Female genital mutilation and cutting (FGM/C)2 and child, early and forced marriages (CEFM) are two common examples of SGBV, practiced widely during early childhood and adolescence in large parts of Africa and Asia. FGM/C – affecting more than 200 million girls – has lifelong implications for women’s health, including negative SRH outcomes such as genital and reproductive tract infections, lower sexual desire and satisfaction, earlier pregnancies and pregnancy complications. Safeguarding children from FGM/C is a community effort and the duty of health providers. 

On CEFM, numerous studies have established the links between child marriage and poor SRH outcomes. Victims/survivors of CEFM are more likely to experience physical or sexual IPV,  early/forced pregnancy, pregnancy-related complications and unsafe abortions, contributing to high adolescent maternal mortality rates. More than 650 million women alive today were married as children. Reducing CEFM is necessary to improve the SRHR of women and girls. 

IPV, affecting one in three ever-partnered girls and women, starts during adolescence and continues across all ages. It adversely impacts women’s physical, mental, sexual and reproductive health. Globally, 38% of all murders of women are by intimate partners. IPV is a global epidemic that warrants a health sector response. 

Experiences of violence toward marginalized women, including those with disabilities, Black, Indigenous, People of Colour (BIPOC), LGBTQ2S+, sex workers, incarcerated women and pregnant women are often of a hypersexualised nature and range from forced pregnancy, to sexual violence, to forced sterilisation. Such violence can lead to lifelong trauma, negative coping mechanisms, increased risk of HIV and other STIs, unwanted pregnancies, pregnancy complications and induced abortions. Elderly women often experience neglect, abuse and undignified care. Failing to apply an intersectional lens to public health policy exposes diverse women and girls to continued risk of SGBV.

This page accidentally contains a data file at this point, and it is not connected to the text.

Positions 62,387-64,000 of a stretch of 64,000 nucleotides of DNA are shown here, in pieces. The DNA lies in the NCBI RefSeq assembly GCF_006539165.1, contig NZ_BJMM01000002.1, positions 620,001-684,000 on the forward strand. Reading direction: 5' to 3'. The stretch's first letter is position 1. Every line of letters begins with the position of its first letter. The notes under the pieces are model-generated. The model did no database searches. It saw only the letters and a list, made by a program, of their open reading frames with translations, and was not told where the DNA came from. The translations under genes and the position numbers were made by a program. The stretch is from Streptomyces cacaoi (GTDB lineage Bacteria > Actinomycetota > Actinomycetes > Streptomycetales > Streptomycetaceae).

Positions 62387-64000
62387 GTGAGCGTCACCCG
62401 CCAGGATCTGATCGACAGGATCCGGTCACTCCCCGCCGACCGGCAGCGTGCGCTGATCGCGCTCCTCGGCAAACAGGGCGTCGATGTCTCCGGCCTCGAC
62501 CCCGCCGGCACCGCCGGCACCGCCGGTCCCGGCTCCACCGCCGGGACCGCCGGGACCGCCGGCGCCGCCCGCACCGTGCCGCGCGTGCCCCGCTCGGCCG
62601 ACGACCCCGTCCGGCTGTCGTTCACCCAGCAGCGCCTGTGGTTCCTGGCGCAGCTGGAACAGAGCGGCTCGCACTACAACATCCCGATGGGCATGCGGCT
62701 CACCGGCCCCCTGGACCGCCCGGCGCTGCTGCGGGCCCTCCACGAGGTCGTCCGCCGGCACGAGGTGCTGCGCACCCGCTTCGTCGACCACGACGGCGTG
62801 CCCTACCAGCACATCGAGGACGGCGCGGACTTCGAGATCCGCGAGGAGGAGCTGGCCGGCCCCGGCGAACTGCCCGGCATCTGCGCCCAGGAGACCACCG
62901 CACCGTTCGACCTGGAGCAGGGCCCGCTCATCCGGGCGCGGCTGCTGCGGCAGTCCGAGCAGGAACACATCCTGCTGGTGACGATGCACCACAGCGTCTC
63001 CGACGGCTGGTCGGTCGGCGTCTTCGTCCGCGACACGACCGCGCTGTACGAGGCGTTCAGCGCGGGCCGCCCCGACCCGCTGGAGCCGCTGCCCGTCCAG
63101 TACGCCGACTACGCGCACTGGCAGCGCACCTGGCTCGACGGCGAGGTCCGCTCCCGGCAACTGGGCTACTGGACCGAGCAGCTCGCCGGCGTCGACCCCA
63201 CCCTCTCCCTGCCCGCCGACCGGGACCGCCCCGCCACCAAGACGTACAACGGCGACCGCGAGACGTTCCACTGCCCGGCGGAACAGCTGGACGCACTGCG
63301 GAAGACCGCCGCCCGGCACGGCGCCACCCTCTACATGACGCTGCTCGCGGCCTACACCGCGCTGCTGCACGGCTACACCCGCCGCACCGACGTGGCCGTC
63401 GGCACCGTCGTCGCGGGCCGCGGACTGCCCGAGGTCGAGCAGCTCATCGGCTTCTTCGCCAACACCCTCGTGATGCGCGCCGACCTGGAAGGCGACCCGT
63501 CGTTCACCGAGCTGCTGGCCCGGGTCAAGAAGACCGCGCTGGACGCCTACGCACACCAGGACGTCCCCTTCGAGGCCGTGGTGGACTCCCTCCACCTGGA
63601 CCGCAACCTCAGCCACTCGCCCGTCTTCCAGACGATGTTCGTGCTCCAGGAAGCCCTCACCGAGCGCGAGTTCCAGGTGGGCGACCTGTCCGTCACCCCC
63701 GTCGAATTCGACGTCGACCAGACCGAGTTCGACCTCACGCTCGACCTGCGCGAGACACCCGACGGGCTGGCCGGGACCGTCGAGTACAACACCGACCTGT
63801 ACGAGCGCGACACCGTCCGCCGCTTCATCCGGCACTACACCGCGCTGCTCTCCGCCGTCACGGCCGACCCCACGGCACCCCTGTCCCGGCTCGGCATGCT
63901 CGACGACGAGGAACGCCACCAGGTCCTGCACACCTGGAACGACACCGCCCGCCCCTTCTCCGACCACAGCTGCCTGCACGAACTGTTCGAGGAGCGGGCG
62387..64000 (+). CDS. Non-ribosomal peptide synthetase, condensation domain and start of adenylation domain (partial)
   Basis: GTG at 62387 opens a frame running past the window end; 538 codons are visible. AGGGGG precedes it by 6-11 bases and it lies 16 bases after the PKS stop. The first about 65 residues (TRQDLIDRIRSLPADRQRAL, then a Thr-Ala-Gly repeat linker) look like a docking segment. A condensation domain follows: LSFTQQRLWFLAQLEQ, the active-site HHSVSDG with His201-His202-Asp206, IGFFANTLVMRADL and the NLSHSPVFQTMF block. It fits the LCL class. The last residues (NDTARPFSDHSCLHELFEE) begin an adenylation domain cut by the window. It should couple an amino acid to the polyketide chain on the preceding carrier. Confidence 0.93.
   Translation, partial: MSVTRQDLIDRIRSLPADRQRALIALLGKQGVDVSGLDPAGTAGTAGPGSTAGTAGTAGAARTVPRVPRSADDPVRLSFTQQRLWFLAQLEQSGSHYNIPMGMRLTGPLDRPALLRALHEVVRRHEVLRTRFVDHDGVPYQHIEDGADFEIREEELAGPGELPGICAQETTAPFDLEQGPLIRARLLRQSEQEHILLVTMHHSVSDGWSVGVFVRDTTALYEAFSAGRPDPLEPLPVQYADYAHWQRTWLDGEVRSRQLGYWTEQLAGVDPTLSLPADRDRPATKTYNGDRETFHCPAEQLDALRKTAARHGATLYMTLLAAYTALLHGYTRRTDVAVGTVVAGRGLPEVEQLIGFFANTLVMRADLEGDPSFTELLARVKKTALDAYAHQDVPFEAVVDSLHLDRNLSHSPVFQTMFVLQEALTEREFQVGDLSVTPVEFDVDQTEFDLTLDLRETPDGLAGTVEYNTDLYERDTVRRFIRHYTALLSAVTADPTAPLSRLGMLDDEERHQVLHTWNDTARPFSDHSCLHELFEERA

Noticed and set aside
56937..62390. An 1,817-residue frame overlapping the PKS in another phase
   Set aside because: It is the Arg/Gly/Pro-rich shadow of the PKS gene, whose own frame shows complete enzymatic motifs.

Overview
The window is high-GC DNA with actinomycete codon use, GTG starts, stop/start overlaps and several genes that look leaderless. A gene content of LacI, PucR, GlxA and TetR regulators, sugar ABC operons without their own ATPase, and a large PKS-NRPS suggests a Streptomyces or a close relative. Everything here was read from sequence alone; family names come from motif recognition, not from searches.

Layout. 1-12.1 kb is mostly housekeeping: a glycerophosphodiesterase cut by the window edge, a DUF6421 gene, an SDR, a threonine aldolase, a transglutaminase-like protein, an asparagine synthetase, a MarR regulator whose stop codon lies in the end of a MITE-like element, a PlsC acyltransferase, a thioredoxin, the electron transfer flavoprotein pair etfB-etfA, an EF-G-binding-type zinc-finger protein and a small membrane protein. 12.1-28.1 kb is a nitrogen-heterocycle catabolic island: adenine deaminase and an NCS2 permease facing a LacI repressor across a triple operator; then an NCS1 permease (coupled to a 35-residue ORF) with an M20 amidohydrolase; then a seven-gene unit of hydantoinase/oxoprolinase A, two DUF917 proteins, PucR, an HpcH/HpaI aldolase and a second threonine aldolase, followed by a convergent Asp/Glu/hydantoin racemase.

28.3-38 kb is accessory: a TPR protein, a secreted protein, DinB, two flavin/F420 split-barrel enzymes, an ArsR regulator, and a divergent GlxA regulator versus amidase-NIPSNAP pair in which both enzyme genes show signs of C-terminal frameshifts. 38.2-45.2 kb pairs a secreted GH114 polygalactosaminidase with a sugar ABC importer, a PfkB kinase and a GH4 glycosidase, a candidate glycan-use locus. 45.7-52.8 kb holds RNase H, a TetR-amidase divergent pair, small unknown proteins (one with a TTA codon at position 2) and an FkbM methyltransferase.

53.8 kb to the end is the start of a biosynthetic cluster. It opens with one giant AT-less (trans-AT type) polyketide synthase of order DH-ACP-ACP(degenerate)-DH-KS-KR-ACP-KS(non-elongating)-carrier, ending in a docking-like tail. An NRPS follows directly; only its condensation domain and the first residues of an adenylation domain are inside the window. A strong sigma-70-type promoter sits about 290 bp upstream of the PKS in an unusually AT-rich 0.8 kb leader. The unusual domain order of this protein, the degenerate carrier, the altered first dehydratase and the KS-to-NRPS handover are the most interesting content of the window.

However, very few programs explicitly unpack and draw connections between the two, and instead work in silos. It is critical to find ways to better integrate SGBV and SRHR while ensuring that health systems prioritize SGBV and don’t leave it on the sidelines, even when other health emergencies arise. 

Towards integrated SRHR programming

In many places, SGBV is socially accepted and even normalized. Despite the countless women and girls, in all their diversity, who suffer in silence, many will eventually seek health services. Health professionals are socially respected in many societies and SRH services can be an early point of contact for survivors/victims of SGBV. That puts health professionals in a unique position to offer integrated, comprehensive SRH care that includes SGBV services under a socially acceptable banner.

Guidelines and joint statements have been made widely available to help ensure the integration of SGBV and SRHR. Despite these efforts, gender equality practitioners still find themselves advocating for space and resources for SGBV in SRHR programming. 

In addition to preparing yourself with facts about SGBV, the following key messages may be helpful to share with health colleagues and decision-makers in your organisation: 

  • SGBV prevention and response is life-saving. The Minimum Initial Service Package (MISP) must be included and budgeted for.